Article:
Oh! You mean, like a CB ground plane versus a TV antenna! Correct; and there are serveral other designs and parameters which we will consider herein.

Like what? Like whether the antenna design has a wide or narrow bandwidth.

Bandwidth?! You just read on!


6 thoughts on “Shortwave Antennas
  1. I have a Grundig SW radio with a telescopic whip and also a terminal for a external antenna. I live in the boondocks here in Florida and the internal whip antenna does not hack it. I am definitely not mechanically inclined and unable to make an antenna on my own. Do you make antennas for my purpose? If so, will pay for the antenna, shipping etc. if not, any suggestions or recommendations where I could purchase one suitable for my needs? My radio has AM, FM, air, SSB. Thanks. Russ Streiber

    • Hi Russ,
      I don’t sell antennas, and those that do get way too much for them, and 99% of the work is putting it up, which you’d still have to do even if you bought one. SW antennas are generally just a hunk of wire strung up to fit the available circumstances, so there’s really no one size fits all for sale anywhere.
      Many articles, including mine, make it look more complex than it really is–we writers like to provide the “optimized” version of everything–but really, you can run 50-100 feet of any ol’ wire from your eave to a tree, or even tack a wire under your eaves, bring it in thru a little hole, solder on a jack, plug it in, and it’ll work great.
      Even a wire run out the window and thrown over the roof will be 100x better than the telescopic whip.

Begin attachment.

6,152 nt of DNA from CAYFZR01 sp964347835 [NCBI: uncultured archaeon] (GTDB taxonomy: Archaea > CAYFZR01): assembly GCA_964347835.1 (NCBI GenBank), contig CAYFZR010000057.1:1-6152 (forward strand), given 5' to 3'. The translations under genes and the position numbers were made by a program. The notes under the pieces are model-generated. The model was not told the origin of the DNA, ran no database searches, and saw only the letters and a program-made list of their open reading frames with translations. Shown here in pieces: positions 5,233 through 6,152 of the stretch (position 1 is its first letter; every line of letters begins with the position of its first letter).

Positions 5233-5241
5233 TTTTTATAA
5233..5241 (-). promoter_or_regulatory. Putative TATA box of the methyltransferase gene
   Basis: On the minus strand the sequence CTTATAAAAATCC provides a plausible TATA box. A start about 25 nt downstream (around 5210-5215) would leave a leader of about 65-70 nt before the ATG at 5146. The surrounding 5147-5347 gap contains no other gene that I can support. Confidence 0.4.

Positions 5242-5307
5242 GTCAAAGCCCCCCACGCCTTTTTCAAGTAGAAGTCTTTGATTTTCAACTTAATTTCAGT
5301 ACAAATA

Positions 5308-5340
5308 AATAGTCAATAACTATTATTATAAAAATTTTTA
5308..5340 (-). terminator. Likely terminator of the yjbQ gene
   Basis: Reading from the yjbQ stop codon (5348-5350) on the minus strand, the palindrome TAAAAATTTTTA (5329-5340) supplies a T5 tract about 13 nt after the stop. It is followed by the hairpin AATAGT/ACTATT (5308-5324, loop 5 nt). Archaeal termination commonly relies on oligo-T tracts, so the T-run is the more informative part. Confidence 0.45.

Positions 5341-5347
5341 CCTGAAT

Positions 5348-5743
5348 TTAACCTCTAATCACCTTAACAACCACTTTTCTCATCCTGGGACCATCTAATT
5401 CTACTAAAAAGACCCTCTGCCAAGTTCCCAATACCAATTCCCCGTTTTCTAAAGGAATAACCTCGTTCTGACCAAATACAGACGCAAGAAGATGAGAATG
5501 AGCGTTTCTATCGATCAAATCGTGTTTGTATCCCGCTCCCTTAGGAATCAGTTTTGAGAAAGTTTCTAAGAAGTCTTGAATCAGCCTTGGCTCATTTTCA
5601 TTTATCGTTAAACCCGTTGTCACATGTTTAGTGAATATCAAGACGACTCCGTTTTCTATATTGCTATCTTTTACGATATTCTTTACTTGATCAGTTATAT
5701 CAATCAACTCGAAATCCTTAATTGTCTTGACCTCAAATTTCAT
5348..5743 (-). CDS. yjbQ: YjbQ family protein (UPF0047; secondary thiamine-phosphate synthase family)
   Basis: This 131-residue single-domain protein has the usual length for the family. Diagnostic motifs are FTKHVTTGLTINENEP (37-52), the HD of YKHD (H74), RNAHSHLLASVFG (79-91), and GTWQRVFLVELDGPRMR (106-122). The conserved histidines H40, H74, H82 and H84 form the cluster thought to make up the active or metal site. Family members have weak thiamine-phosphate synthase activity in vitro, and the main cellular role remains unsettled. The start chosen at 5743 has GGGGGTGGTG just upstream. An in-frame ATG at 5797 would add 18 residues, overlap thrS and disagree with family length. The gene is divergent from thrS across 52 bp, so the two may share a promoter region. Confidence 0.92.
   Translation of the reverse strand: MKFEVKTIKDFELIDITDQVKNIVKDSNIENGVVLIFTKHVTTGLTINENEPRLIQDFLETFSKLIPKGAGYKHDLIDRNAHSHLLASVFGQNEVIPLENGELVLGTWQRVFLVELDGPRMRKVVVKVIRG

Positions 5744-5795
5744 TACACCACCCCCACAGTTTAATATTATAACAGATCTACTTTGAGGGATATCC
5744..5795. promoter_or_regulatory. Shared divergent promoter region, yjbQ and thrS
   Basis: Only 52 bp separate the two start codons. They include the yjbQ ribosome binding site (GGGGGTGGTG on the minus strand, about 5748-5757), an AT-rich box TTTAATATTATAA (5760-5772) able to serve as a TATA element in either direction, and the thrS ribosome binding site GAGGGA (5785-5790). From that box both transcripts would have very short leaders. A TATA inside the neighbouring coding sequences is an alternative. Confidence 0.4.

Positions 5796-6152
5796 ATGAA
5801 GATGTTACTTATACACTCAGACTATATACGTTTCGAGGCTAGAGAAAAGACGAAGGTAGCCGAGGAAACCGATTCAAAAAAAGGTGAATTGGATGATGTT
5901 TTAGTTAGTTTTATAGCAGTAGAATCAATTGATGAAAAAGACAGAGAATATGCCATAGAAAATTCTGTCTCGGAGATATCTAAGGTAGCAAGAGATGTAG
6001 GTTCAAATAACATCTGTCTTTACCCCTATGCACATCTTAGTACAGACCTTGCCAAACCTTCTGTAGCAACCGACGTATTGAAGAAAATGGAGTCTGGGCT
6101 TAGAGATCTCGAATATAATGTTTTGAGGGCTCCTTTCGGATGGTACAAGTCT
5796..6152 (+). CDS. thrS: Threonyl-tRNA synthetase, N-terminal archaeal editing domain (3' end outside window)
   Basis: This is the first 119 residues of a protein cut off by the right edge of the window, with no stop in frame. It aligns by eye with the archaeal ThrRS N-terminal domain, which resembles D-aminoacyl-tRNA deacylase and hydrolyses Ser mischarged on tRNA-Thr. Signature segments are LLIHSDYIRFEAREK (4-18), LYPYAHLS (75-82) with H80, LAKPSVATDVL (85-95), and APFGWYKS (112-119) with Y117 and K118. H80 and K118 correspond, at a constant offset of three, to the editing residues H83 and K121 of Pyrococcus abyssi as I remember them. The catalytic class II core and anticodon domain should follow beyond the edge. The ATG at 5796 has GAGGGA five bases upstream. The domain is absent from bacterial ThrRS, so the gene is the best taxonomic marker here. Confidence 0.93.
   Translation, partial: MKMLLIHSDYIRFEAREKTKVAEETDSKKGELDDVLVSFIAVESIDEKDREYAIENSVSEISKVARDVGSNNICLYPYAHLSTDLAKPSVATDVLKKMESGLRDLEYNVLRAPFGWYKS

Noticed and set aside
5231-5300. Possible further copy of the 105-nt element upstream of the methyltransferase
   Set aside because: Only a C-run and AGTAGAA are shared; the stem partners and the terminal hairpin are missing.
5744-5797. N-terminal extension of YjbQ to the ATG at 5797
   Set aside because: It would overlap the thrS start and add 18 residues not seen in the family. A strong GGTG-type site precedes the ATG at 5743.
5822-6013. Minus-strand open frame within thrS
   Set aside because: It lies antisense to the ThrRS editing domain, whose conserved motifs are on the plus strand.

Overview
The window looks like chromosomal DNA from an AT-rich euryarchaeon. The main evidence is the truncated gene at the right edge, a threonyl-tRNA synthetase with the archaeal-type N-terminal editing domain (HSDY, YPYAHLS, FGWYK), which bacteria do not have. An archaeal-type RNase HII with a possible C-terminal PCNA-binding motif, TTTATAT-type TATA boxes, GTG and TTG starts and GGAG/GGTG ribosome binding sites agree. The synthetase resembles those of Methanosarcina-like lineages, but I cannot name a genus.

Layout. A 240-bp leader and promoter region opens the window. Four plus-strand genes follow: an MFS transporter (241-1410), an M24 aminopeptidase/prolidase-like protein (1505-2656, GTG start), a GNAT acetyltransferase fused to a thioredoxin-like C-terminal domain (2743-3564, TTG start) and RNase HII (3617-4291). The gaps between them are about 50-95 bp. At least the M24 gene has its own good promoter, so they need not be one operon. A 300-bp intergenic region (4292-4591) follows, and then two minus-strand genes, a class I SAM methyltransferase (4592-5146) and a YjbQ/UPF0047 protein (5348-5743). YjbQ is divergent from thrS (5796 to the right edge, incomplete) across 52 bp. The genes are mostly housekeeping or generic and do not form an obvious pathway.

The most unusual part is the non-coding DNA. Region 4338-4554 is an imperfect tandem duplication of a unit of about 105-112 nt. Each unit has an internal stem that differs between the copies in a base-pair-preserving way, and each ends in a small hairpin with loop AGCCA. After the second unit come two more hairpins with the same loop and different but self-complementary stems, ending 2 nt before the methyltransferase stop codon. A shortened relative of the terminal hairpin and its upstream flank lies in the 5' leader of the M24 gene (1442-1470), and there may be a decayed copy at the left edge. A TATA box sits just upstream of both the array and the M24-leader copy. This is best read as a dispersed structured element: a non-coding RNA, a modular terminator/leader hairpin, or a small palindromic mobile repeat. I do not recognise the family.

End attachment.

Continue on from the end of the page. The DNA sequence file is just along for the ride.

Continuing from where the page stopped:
My current antenna is just 120 feet of #14 wire strung between two trees, about 20-25 feet high and it works well enough that I even decoded digital radio from New Zealand the other night…
      Just get a 100 foot roll of wire and a jack, then figure out the easiest way to string it up. A roll of #36 nylon trot-line string is handy for pulling up antennas thru tree crotches, just tie on a big wrench and give it heave. Then tie on the wire, pull it up, and tie the string off to a nail in the tree trunk.
      If no handy trees, just go from the peak of your roof gable (put a big eye-screw there) to a fence-post or utility pole. If wire doesn’t reach the available support, add nylon string. etc.

  2. Your article inspired me to build my first ever dipole for multiband sw listening only. I own a grundig s350dl as my only portable sw radio which has a 500ohm sw antena input for which I picked up exactly 87.5 ft of no 12 stranded and at HRO Burbank bought 3 insulators. My dipole is horizontally mounted on the eaves of a square building with the > making about a 30 degree (vee) pointing east perpendicular to pwr lines about 14 ft away. I’m not sure if my calc is right but I think this legth of 43 ft and 9 inches per pole works on 5.34mhz? about 60m?. the hro guys said the longer the better and that this would be multiband. Is that true?